In keeping with my rigorous commitment to staying abreast of current events, it was only on the day before the event that I realized this week’s eclipse of the sun would be visible in Hawaii. Despite it being only be a partial eclipse here, I thought I should make the effort to check it out.
The first issue I had was that I had neither proper viewing glasses, nor the correct filters for my camera. But I thought that, since the eclipse would already be underway at sunrise, I might be able to get a decent photo or two at that moment.
I set my alarm and, when it went off at 5:15 on the big day, I got up and headed out. It was a promising, clear sky morning as I drove to Upolu Point, the northernmost tip of the Big Island. I parked my car and walked up a grassy slope to the headland which I thought would be a good spot for photos. That’s where I saw a band of clouds on the horizon. Maybe it would break up. Maybe it would blow over. Maybe a gap in the clouds would magically appear.
None of those things happened. This was the scene right around sunrise. The sun was eclipsed by the moon, but they were both eclipsed by the clouds. A while later the sun broke free, but by then it was too late for me, with my gear, to get an image. Still, it was a beautiful morning for a walk and not too late to head home for coffee.
I’m constantly running in and out of the house because I’ve been distracted by something going on in the world of nature. I noticed this gecko on the outside of a window one night and rushed to get my camera. I particularly like the details of the underside of its feet, those miraculous pads that enable it to scoot around on any surface – up, down, or upside down.
I think this is a house gecko, but it could be a mourning gecko.
The Big Island’s ‘Ōma‘o is one of two endemic thrushes left in Hawaii. The other is on Kaua‘i. There used to be distinct species on each of the islands, but the others are extinct. These birds live mostly on the wetter eastern slopes of Mauna Kea and Mauna Loa. This one was seen on the Pu’u O’o Trail off Saddle Road, which is probably near the westernmost limit of its range.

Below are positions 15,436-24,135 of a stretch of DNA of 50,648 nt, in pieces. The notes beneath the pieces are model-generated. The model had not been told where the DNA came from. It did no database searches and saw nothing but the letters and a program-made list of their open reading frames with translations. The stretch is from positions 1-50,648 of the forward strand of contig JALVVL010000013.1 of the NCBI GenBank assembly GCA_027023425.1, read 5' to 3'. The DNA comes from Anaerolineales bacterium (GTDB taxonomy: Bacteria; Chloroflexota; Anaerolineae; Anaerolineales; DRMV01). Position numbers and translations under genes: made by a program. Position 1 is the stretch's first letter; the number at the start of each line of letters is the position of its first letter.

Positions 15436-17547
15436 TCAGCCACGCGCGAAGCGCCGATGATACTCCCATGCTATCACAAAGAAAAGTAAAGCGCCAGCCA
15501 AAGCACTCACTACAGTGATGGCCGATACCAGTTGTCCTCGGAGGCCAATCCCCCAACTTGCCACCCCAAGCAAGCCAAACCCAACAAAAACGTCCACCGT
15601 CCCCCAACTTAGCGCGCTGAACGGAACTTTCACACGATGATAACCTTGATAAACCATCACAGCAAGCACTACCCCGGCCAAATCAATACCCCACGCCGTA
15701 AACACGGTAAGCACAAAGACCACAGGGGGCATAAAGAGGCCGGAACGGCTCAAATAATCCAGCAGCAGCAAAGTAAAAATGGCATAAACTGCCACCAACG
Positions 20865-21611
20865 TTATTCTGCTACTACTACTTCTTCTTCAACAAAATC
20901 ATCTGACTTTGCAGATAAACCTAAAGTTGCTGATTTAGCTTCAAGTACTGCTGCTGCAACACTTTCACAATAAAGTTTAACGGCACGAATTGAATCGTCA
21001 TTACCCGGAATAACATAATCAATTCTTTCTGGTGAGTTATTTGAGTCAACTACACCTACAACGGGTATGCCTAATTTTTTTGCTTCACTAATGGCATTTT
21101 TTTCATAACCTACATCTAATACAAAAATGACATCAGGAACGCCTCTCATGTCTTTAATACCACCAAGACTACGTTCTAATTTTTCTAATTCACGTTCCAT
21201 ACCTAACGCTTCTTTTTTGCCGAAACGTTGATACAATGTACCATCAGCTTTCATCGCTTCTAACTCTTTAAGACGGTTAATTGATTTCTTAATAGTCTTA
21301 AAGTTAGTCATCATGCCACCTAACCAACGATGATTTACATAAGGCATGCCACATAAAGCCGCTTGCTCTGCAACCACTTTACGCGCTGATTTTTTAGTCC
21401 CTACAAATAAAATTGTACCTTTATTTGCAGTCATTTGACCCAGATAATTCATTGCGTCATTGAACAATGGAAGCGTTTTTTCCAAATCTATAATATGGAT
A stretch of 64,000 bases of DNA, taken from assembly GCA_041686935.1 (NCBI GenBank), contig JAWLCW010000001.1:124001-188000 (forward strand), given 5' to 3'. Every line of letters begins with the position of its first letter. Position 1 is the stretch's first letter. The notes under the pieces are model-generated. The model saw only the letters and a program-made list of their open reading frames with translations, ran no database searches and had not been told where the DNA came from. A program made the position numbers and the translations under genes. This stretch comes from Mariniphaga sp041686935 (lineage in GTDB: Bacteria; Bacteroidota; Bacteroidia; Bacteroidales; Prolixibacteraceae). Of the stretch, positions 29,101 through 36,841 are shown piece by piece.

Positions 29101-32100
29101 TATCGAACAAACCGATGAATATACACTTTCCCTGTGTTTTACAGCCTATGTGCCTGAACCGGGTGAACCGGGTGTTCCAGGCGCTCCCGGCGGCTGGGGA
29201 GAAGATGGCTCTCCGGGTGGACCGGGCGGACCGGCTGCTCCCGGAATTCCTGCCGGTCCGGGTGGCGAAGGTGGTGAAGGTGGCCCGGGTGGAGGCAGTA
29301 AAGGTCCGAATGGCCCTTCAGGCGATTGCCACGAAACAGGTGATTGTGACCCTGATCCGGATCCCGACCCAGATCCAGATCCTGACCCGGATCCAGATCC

Waiting for sunset at the top of Mauna Kea, there are many distractions – shiny telescopes, other sunset watchers, pillowed clouds, and plummeting temperatures. By the time I returned to the car I was ready to turn up the heat, a rare opportunity in Hawaii.
The telescopes are from left: Suburu Telescope, The two telescopes of the W. M. Keck Observatory, and NASA Infrared Telescope Facility.
A goat scrambles over the lava alongside the Pu’u O’o trail. Here, it’s probably transiting between kipukas, where there’s a good deal of forage growing, but goats seem to do fine in even the most inhospitable places on the island.
These little fish were swimming in Kiholo Bay. Freshwater springs bubble into the water here and give it its milky coloring.
This week’s WordPress photo challenge seeks distractions and for me, one thing that gets my attention is movement. I see something out of the corner of my eye and I wonder what it was, then try to find out.
In this instance, I was crossing a beach when I noticed bits of it get up and scurry away. Closer inspection revealed several of these pallid ghost crabs. They’re beautifully camouflaged, but if that cover is blown, they zip away, and I do mean zip. They take off like Usain Bolt, then stop and disappear again.
If that doesn’t work, say because some annoying individual with a camera stays hot on the trail, the crab will head for its burrow, perch on the edge, and at the slightest unwelcome movement, disappear from view.
The octopus tree (Schefflera actinophylla) is also known as the he’e tree in Hawaii. With its long arms of red flowers it’s easy to see how it got its name.